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Landscape Ecology

, Volume 25, Issue 10, pp 1529–1546 | Cite as

Hierarchy and scale: testing the long term role of water, grazing and nitrogen in the savanna landscape of Limpopo National Park (Mozambique)

  • Anneli EkblomEmail author
  • Lindsey Gillson
Research Article

Abstract

This paper compares vegetation dynamics at two sites in the savanna landscape of Limpopo National Park (PNL), Mozambique. In order to test the relationship between vegetation cover and hydrology, nutrient availability and disturbance from grazing and fire over the last 1,200 years at local (100 m2) scales, we use palaeoecological data (i.e. pollen assemblages, charcoal abundance, C/N ratio, stable isotopes and herbivore-associated spore abundance). Two pans governed by similar rainfall regimes (on average 600 mm/year) but different hydrologies are compared. Chixuludzi Pan is responsive to the Limpopo River and is more water rich than Radio Pan, which is situated in a dry landscape with little surface water. The analysis suggests that in savannas where water is scarce, the recruitment of woody taxa is constrained mainly by the availability of underground water. In the Radio Pan sequence, the present grassland savanna has been stable throughout the time studied. In contrast, the Chixuludzi Pan savanna landscape where local hydrology, due to the proximity of Limpopo River, allows for a higher water availability the relationship between grass-arboreal pollen suggests a greater variability in vegetation cover, and other factors such as grazing, herbivory and nitrogen availability are important as controlling mechanisms for woody cover. The historical depth of the analysis enables a sub-hierarchy of local scale process to be identified, in this case local hydrology. Local water availability is shown to override the effect of regional rainfall and, in turn, to control the influence of other local scale factors such as nutrients and grazing.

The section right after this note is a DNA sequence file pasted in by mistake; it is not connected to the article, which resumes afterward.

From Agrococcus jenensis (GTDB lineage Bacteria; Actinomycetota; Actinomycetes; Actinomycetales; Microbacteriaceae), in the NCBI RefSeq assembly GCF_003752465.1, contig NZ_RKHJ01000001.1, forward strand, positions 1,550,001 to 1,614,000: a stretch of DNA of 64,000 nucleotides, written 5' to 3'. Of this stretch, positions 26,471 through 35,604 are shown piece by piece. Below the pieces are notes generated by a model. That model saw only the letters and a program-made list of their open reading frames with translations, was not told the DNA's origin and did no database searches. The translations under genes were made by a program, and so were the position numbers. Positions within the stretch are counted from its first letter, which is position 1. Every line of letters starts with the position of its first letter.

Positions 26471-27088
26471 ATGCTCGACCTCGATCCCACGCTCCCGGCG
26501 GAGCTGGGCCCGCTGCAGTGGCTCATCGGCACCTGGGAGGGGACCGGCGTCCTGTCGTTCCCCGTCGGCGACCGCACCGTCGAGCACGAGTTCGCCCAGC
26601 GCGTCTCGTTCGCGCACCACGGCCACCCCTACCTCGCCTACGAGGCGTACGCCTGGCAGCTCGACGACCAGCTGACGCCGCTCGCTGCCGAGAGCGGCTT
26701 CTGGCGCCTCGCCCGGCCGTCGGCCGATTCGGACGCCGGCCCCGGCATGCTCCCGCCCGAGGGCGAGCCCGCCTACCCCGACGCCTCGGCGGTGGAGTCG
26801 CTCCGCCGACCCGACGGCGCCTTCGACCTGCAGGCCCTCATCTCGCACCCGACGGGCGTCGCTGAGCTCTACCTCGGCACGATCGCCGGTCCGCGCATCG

Keywords

Hierarchical patch dynamics Savanna ecology Pollen Coprophilous spores Nitrogen Fire 

Notes

Acknowledgements

The work was sponsored by the Andrew W. Mellon foundation. The management of Limpopo National Park aided with logistics in the Limpopo Park, particularly William Swanepoel and our field guide Guillermo Maleluke, whose botanical and ecological knowledge has been important in shaping the understanding of the PNL landscape. Peace Parks Foundation has kindly provided GIS coverage for PNL. An acknowledgement goes also to Dr Michel Notelid who assisted during the 2006 fieldwork. We are also grateful to Kathy Willis and the researchers and students at Long-Term Ecology Laboratory, University of Oxford, for laboratory facilities and stimulating debate.

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Copyright information

© Springer Science+Business Media B.V. 2010

Authors and Affiliations

  1. 1.African and Comparative Archaeology, Department of Archaeology and Ancient HistoryUppsala UniversityUppsalaSweden
  2. 2.Plant Conservation Unit, Botany DepartmentUniversity of Cape TownRondeboschSouth Africa

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